The Right’s counterargument is that the people had already had their say in the general election — and that the government can do whatever it pleases, since it has the support of a majority in parliament.

In the past six months, the strikes have caused roughly €1 billion worth of damage to the Finnish economy. This is significant, but not disastrous for a country with an annual GDP of €279 billion. Despite this, Prime Minister Orpo has repeatedly said that the government will not budge and that the labor reforms will be implemented in full. No negotiations have been started with the unions. Government politicians have stressed that the reforms will be driven through parliament regardless of the unions’ industrial action. This means that the current standoff is not only a policy dispute: it is a test on whether trade unions still have enough strength and popular support to influence policy.

Can the Unions Win?

The protests and strikes against the Finnish government’s policies have gone on and off since September, with no end in sight.

There are two ways this can end. Either the government proceeds with its program despite the widespread strikes, or the unions succeed and bring the government to negotiate.

So far, the sympathies of the general Finnish public seem to be on the unions’ side. Last week, pollster Verian reported that 52 percent of Finns approve of the political strikes, with 42 percent disapproving.

The unions can win if the representatives of Finnish big business determine that the costs of the strikes outweigh the potential profits they stand to gain through the government’s new policies. If that happens, one phone call from EK, the largest federation of businesses, would bring Prime Minister Orpo to the negotiating table.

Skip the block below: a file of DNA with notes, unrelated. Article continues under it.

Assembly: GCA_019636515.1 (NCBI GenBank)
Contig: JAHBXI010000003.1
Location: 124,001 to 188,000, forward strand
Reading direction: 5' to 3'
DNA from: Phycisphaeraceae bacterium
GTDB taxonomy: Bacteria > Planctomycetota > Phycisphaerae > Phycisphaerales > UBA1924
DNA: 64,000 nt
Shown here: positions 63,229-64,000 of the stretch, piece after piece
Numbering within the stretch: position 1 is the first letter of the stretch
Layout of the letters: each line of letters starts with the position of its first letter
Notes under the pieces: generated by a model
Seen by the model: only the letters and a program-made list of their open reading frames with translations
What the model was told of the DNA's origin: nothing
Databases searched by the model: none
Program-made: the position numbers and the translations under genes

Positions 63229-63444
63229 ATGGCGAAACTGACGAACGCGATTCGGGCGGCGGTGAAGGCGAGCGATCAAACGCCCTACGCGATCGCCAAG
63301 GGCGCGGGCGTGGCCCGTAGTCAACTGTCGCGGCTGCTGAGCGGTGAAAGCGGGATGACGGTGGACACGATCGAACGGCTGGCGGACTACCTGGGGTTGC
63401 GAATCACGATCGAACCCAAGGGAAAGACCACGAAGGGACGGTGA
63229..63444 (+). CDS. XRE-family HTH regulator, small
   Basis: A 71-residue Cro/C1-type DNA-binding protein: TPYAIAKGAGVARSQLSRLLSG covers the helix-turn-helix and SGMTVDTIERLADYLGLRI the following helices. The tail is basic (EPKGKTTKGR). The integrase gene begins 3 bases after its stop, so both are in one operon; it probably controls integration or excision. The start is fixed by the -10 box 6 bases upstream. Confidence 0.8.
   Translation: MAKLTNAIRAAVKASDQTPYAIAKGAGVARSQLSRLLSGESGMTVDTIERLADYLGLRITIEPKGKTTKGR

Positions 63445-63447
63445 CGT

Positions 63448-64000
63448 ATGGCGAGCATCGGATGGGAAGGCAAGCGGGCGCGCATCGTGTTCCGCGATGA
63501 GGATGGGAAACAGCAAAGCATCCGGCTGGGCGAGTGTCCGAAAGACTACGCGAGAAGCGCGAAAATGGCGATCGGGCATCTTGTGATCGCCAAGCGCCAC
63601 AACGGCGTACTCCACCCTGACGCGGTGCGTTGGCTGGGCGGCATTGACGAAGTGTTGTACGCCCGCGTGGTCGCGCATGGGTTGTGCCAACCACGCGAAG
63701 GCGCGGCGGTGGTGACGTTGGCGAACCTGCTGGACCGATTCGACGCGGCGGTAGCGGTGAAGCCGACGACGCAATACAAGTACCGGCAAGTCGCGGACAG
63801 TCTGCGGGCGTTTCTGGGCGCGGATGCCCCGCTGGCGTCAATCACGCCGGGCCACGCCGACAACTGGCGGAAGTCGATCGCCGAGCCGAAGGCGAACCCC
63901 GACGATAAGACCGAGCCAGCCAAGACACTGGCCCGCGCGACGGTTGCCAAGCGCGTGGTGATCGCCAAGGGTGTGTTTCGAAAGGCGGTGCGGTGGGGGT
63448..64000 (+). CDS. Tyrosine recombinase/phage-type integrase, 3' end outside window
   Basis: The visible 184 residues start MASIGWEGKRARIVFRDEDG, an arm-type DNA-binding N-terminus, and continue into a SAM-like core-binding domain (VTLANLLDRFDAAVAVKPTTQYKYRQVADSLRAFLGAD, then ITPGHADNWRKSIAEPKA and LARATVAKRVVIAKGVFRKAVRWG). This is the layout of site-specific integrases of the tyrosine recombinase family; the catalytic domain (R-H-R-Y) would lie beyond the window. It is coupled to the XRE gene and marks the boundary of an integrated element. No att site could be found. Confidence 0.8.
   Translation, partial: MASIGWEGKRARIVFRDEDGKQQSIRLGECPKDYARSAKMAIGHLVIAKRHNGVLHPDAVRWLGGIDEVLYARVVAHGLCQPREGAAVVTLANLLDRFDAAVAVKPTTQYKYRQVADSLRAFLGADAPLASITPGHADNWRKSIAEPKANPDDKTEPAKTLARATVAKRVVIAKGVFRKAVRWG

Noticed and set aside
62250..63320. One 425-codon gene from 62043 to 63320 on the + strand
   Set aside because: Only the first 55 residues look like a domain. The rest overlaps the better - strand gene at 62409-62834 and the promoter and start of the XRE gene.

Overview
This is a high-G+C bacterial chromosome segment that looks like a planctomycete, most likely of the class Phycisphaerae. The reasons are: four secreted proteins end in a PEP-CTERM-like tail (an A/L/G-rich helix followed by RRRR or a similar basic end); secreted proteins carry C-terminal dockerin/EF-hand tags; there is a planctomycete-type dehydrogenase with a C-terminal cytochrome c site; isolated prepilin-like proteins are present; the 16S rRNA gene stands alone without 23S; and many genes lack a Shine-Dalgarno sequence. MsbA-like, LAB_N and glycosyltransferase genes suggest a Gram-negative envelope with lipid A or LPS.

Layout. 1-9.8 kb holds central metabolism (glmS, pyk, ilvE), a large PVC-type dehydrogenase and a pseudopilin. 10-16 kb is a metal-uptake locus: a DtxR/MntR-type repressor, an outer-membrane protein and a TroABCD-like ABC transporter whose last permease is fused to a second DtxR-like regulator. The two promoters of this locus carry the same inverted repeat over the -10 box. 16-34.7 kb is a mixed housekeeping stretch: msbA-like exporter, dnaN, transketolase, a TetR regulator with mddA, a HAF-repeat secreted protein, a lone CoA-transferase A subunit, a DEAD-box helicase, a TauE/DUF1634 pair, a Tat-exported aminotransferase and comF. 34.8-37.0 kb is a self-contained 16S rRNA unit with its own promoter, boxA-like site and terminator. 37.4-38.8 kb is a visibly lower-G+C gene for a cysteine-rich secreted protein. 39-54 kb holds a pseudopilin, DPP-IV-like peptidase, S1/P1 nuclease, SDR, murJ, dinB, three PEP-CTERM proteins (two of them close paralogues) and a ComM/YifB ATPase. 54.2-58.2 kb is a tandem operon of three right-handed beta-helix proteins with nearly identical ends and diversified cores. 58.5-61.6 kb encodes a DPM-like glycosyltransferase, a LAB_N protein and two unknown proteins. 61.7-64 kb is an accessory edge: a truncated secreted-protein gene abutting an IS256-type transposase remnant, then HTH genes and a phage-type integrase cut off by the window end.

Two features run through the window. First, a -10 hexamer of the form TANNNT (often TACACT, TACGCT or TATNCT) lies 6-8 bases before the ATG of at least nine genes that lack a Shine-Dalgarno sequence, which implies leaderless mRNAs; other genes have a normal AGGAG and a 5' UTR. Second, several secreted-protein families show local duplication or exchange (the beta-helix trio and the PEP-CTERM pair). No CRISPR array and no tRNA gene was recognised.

Another path to victory is through a drastic decline of political support for the government. If the working-class voter base of the far-right Finns Party turns on them, it could force the party to seek a compromise. This, however, is unlikely to happen, since 87 percent of Finns Party voters still trust their party of choice, as pollster Taloustutkimus reported last week.

Moreover, the Finns Party has taken a significant shift to the hard right on economic issues. Party chair and finance minister Purra redefined herself as afiscal conservative” at the Finns Party conference last year. In a speech to the Finnish parliament, she declared that the “model of the oversized social state has outlived its purpose.” So far, the working-class voter base of the Finns Party does not seem to care.

The unions have yet to unleash one desperate tool at their disposal: a general strike. General strikes are a rarity in Finland. The last one occurred in 1956, and the previous one before that in 1917, a key moment in securing the country’s independence from the Russian Empire.

A general strike could prove disastrous to the national economy. But it may be the only option if the Finnish government maintains its hard line.

Another unpleasant question looms around the corner. What happens if a general strike is called but the government still refuses to compromise? What remains left for the unions to do when the situation cannot be escalated any further? So far, we don’t know what would follow from a defeat — but the dispute is high-stakes already.